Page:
Chemical and Material Risk Management Program

TSCA and REACH

REACH Strategic Plan pdf [1.87 MB]

National and international chemical regulations can disrupt the availability and use of chemicals and materials needed for national defense. The Toxic Substances Control Act (TSCA), as amended in June 2016, provides the U.S. Environmental Protection Agency (EPA) with new authority to evaluate and address unreasonable risks to human health and the environment from chemical substances and mixtures. As of December 2020, EPA is expediting risk management for five persistent, bioaccumulative, and toxic (PBT) chemicals and conducting risk evaluations for over 30 chemicals. Internationally, the European Chemicals Agency (ECHA) implements the European Union’s (EU) Registration, Evaluation, Authorisation and Restriction of Chemicals (REACH) regulation. ECHA regulates hundreds of U.S. Department of Defense (DoD)-related chemicals and is evaluating proposals to expand or further restrict the import, manufacturing, and use of many others. Many chemicals identified by EPA and ECHA are used in DoD sustainment activities or in the manufacturing of components for weapons systems and platforms. A collaborative, multi-pronged approach was developed to identify and evaluate potential DoD mission impacts from the regulations by (1) identifying the conditions and usage amount of each chemical; (2) engaging subject matter experts (SMEs) to identify the mission criticality of the chemical uses; (3) engaging with industry to evaluate market impacts; and (4) engaging with EPA to share use information and comment on specific rulemakings.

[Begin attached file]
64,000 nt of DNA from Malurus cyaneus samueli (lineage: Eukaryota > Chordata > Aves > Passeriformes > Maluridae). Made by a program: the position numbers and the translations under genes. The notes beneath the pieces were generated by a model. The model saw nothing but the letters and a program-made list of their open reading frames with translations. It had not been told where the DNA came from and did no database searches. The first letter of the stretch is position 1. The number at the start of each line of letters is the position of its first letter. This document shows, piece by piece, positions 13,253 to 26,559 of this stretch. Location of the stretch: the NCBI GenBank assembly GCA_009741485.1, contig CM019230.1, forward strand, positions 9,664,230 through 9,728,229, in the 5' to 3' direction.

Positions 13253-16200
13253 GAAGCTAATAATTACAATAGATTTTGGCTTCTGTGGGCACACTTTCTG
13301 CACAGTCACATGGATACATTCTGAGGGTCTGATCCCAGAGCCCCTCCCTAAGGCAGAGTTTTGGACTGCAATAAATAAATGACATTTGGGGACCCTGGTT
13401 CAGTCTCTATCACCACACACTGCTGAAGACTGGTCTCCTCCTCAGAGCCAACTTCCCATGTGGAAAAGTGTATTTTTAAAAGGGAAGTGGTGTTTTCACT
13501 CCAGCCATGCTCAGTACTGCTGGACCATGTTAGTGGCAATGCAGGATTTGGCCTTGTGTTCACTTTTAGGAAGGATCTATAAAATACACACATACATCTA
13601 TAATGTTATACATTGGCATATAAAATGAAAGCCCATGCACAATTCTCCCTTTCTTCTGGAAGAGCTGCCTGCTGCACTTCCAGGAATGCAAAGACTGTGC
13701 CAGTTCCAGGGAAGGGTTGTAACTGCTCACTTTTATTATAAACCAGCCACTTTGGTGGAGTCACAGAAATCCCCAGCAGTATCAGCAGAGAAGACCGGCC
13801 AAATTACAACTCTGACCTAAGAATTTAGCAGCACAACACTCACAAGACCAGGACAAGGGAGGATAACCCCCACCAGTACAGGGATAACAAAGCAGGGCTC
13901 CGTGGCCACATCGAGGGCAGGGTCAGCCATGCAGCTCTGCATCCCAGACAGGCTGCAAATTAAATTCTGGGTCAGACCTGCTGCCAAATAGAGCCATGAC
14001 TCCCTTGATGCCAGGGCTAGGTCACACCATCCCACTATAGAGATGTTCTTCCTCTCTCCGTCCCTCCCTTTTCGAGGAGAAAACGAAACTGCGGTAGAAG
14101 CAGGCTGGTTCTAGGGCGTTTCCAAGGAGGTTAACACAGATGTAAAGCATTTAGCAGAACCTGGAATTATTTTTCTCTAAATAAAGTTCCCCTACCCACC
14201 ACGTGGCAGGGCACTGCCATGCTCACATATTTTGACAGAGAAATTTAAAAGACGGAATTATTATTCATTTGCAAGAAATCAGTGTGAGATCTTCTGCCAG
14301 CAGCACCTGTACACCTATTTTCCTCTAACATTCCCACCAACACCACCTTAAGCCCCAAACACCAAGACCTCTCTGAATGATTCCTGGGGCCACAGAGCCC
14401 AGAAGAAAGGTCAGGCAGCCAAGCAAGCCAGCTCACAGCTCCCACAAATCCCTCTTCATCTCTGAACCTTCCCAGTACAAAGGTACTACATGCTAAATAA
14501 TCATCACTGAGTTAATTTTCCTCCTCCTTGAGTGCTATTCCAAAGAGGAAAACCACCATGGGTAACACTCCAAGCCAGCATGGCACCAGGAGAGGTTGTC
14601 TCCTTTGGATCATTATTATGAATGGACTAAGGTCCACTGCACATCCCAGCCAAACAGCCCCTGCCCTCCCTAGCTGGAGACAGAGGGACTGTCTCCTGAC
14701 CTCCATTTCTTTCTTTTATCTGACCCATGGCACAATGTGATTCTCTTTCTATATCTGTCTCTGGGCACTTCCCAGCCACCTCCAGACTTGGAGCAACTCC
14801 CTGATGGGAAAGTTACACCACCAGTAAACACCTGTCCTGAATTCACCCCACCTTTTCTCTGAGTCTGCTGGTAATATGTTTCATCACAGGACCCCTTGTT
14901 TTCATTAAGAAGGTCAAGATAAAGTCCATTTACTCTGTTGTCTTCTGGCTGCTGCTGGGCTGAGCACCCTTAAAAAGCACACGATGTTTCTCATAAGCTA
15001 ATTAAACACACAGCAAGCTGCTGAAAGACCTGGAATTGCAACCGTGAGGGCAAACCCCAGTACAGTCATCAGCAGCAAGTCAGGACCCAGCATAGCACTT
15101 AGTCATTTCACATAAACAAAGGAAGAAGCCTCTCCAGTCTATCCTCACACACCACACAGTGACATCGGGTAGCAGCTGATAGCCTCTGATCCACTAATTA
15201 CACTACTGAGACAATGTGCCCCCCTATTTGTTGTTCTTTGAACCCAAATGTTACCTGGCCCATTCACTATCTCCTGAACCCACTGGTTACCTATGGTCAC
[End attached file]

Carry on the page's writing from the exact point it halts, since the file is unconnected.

TSCA, as amended on 22 June 2016 by the Frank R. Lautenberg Chemical Safety for the 21st Century Act, included changes regarding: existing chemicals, new chemicals, confidential business information, source of sustained funding, federal-state partnership, and mercury export and disposal. DoD is mostly concerned with existing chemicals; specifically which existing chemicals EPA will prioritize for risk evaluation and how they will evaluate and regulate them. 

Under REACH, commercial entities – which place products into commerce – have the primary direct compliance burden. For DoD, the potential REACH impacts are indirect. Supply chain risks may include: withdrawal of certain DoD-essential products from European (or worldwide) markets, unmonitored product reformulation that does not meet military performance, or a delay or impounding of DoD chemical product supply shipments within the EU. Mission risks may include: unavailable mission critical products, interoperability disconnects with NATO partners, impacts to relations with host nations and communities, and impacts to DoD Foreign Military Sales.

The DoD’s 2016 REACH: A Strategic Plan/or Managing Chemicals, Materials, and Impacts on Readiness protects military readiness by: (1) identifying the strategies and solutions that must be executed to minimize adverse impacts from the REACH regulation; (2) assigning responsibilities for implementation to the appropriate DoD offices and personnel; and (3) requiring the Components to develop a communications framework. The plan's goals and objectives are designed to: ( 1) protect the availability and use of REACH-regulated, mission-critical substances; (2) ensure the performance of substitute products that are adopted because of REACH; (3) guard against REACH-related disruptions to defense supply chains; (4) minimize impacts to Foreign Military Sales; and (5) develop and implement a REACH communications strategy.